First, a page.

Another example of this fallacious idea. Why do people think that reduced spending and (I assume) increased savings is a problem? The point of an economy is not to get bigger, but to supply people with the things they need and want. If they don't need or want the things a company sells, the company should change its business model or disappear. The answer is not to "stimulate" consumer spending by lowering interest rates.
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April 29, 2011, 05:51:08 AM
 #93


With price inflation/deflation the function of measure of value gets damaged.

If a tree grows 1 inch, is the ruler damaged because you get a different length?

If you increase the length of an inch by %10, is the tree %10 taller?

It's monetary inflation/deflation that damages the measure of value.

Agreed. But I think price deflation can lead to miss-allocation of resources too. For example, a business closed when it would be profitable without price deflation.

If the cost of the businesses product goes down because of efficient competition and it can't stay afloat, then it deserves to go out of business. The market as correctly allocated resources to it's competitor.

Where is the miss-allocation?

Printing currency and giving it so someone is a miss-allocation of resources; stealing purchasing power from people holding currency, limiting their ability to allocate the resources they command.
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April 29, 2011, 11:09:38 AM
 #94

A nice deflationary example is computers. I can buy one now for X Euros, but if I wait a year I can buy a much better one for X Euros or the same one for much less than X Euros. This isn't apparently stopping people from buying computers.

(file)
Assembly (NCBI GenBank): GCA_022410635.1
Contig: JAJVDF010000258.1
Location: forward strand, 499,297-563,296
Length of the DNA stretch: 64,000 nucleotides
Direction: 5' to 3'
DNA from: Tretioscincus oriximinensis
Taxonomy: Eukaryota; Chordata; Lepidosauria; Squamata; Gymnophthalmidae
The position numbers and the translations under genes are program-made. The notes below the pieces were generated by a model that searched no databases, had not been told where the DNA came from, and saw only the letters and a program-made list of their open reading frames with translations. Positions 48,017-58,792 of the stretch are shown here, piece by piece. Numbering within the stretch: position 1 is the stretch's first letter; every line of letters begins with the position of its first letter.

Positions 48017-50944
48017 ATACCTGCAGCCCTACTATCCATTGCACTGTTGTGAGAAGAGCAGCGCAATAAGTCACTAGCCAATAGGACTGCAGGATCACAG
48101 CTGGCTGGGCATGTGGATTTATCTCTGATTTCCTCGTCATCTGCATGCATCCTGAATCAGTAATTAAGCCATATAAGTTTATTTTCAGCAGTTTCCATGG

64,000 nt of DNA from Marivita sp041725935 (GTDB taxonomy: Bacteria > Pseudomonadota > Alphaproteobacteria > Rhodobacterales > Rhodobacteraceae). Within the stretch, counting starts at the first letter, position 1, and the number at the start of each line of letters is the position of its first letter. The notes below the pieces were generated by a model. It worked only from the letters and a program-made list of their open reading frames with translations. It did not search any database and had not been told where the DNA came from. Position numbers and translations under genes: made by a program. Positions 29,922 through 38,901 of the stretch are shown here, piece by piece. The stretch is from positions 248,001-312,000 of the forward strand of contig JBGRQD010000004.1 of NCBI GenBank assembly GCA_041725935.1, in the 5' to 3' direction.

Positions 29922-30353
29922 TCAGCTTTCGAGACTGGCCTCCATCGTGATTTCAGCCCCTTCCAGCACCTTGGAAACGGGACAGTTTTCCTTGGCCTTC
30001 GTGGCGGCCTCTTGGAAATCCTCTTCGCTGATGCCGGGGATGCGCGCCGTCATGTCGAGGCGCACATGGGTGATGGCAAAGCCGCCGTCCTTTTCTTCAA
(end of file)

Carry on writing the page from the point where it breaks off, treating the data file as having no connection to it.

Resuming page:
What I think is more of an issue, is that with the current extreme exchange rate changes of BTC it's simply hard to put a BTC price on things. I've seen BTC prices for things that now appear to be absurdly high. You have to constantly adjust the price of your products or services. If you accept bitcoins their value might be significantly different in a matter of hours (even minutes). Fine when it goes up, but not that great when it goes down.

Of course a solution is to simply fix your price in Euros or Dollars and always quote a BTC price based on the latest rates, but still.
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April 29, 2011, 11:43:10 AM
 #95

Agreed. But I think price deflation can lead to miss-allocation of resources too. For example, a business closed when it would be profitable without price deflation

Both ends of the business are effected by price deflation/inflation.  All other things equal, the business should maintain the same profit margins.  (Income and Costs decrease at the same rate)

This assumes price deflation/inflation is affects every good and service the same way, simultaneously and instantly. Time preference not only varies from one person to another, but also from one good to another. People won't stop buying food, no matter how much price deflation there is.